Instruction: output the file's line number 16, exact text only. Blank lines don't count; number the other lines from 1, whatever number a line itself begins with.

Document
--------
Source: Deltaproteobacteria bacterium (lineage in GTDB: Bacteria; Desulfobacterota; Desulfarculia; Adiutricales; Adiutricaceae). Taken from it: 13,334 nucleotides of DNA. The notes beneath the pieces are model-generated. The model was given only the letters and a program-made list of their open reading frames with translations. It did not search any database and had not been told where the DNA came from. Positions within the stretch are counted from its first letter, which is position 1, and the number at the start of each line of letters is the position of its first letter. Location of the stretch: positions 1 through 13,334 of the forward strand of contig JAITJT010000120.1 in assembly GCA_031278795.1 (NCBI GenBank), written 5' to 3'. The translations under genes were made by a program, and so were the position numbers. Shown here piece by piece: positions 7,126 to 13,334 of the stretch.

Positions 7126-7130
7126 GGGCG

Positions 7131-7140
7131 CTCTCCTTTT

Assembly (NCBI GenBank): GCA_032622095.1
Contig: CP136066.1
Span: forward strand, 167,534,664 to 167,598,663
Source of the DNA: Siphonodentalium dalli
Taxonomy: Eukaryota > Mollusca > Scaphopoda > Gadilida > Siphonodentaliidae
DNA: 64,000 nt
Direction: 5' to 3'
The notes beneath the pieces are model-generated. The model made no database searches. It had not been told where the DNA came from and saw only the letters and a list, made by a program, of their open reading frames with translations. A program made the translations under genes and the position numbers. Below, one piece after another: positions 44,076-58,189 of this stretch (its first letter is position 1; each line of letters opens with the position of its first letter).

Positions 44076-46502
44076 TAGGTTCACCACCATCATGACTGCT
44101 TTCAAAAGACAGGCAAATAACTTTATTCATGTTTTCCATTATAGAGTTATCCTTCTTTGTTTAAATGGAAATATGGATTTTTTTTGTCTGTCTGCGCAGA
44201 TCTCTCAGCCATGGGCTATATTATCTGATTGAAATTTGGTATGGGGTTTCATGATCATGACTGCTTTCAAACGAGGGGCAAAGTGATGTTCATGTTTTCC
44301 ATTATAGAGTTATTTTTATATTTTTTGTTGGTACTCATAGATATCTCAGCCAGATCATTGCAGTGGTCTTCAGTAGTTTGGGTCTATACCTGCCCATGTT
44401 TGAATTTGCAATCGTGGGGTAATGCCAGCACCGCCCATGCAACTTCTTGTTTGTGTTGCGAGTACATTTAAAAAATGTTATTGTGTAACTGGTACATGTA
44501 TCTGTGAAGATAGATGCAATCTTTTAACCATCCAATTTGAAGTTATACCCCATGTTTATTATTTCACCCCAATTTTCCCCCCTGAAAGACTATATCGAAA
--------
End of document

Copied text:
44101 TTCAAAAGACAGGCAAATAACTTTATTCATGTTTTCCATTATAGAGTTATCCTTCTTTGTTTAAATGGAAATATGGATTTTTTTTGTCTGTCTGCGCAGA